Under non-normality, it is better to use robust statistics instead of the sample mean to monitor changes in the data (Rocke, 1989). This way, outliers in the subgroups do not cause a signal to occur and, as such, the chart only responds to genuine shifts in the process. Existing work on the design and implementation of synthetic charts, as based on the median estimator, is noted in the literature. See, for example, Hu et al. (2018) and Tran et al. (2019). It is not clear how this robust chart performance is impacted under severe non-normality, but it seems that making use of the robust estimator with the synthetic control structure would lead to better quality tools, as changes in the process can be detected efficiently.

Notably, there is an increasing frequency of coverage on works associated with control charts in the quality technology field, reflecting the relevancy of this quality tool in real application (Jensen et al., 2018). Unfortunately, as reviewed by Bono et al. (2017), real data usually defy the assumption of normality. Thus, it is important to address the robustness (to non-normality) issue and to evaluate the existing and any newly proposed synthetic charts with severe deviation from normality. To fill this gap, we investigate the performance of the synthetic chart that is based on four different estimators, including the aforementioned median estimator, in monitoring the process location of Phase II samples upon violation of the normality assumption. In the next section, we give the details regarding the selected Phase II estimators before explaining the synthetic charting structure.


Robustification in this study is intended to lead to a synthetic chart, the IC ARL of which is not sensitive to the non-normal data or the particular values of design parameters, kS and LS, but which will detect location shifts reliably. We identify MOM as best fit for the synthetic chart. This way, researchers in many application domains will not be constrained by the normality assumption, but may instead work with the original data without having to worry about the shape of the distributions. While this paper concentrated on the performance of the synthetic chart based on the assumption of known process parameters, we believe that the findings can be easily extended to the estimated parameters case, which will be considered in our future work.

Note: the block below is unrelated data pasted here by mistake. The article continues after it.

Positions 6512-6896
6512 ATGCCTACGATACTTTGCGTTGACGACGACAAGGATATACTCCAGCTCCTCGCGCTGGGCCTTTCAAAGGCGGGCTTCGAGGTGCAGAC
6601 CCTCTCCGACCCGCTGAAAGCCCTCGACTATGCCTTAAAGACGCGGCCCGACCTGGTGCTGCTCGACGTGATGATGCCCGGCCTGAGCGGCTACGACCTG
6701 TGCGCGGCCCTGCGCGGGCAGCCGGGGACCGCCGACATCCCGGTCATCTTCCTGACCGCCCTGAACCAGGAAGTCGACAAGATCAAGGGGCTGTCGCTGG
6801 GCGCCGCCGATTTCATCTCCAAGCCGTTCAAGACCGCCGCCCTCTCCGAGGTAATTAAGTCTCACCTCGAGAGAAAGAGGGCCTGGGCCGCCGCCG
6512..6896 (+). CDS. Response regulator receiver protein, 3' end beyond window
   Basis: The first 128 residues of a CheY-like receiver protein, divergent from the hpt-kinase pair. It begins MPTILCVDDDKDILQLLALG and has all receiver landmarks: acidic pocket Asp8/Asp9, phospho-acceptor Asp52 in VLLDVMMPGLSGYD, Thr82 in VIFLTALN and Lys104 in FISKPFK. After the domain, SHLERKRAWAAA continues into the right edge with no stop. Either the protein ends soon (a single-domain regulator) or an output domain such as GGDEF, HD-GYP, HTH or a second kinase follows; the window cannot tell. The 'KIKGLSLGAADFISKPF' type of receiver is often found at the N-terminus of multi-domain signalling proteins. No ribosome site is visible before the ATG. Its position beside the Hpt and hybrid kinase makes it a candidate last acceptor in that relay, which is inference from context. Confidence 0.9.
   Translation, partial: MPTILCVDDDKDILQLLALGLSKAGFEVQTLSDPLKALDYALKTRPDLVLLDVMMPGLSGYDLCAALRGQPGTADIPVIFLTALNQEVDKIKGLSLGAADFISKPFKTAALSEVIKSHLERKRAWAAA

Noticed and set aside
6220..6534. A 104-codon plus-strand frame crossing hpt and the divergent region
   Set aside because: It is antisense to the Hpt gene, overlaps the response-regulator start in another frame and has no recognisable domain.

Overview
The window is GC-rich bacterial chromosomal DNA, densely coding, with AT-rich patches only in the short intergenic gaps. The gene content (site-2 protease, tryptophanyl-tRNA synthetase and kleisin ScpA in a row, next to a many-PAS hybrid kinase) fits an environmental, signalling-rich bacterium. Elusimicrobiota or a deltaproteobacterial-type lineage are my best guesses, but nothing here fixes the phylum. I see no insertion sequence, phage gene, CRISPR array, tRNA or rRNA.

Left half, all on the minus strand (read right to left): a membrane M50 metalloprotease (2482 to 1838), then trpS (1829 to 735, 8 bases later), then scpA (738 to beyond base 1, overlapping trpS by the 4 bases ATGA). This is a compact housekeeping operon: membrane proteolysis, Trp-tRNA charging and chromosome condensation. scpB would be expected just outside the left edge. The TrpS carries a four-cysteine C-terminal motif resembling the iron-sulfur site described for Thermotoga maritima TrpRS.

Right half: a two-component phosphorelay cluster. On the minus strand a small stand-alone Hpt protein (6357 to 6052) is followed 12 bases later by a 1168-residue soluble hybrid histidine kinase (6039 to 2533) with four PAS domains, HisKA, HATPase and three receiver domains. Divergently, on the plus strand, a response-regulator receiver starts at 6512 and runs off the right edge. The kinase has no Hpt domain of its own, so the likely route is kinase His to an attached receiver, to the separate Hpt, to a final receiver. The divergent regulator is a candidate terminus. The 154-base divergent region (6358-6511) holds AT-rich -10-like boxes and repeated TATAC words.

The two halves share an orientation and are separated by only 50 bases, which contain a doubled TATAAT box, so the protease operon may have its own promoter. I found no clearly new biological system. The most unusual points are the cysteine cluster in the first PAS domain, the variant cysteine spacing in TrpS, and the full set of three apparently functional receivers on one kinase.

The decision of what shift for which to design rarely gets attention in the literature, and even more rarely under non-normal cases. The three design shifts employed in this study provide valuable information for further implementation and for the designing of synthetic charts in practice. Generally, the synthetic charts designed for a small shift ( ) exhibit lack of IC robustness, and therefore can be misleading in the detection of OC status. However, for a large sample size (n = 9), the synthetic MOM and WMOM charts are better at controlling the ARL(0), which leads to the best charts (in terms of in-control robustness) across the distributional shapes. Moreover, the results confirm that these synthetic median-based charts (including the use of the usual median estimator) perform reliably and quickly if designed for a medium-sized ( ) or a large shift ( ). For OC processes, the data of which follow heavy-tailed distributions, these charts offer quickly declining ARLs, suggesting not much loss in responsiveness to genuine shifts in the process.


    The authors would like to acknowledge the work that has led to this paper, which is supported by Universiti Utara Malaysia, Fundamental Research Grant Scheme (S/0 Code 13578) of the Ministry of Higher Education, Malaysia.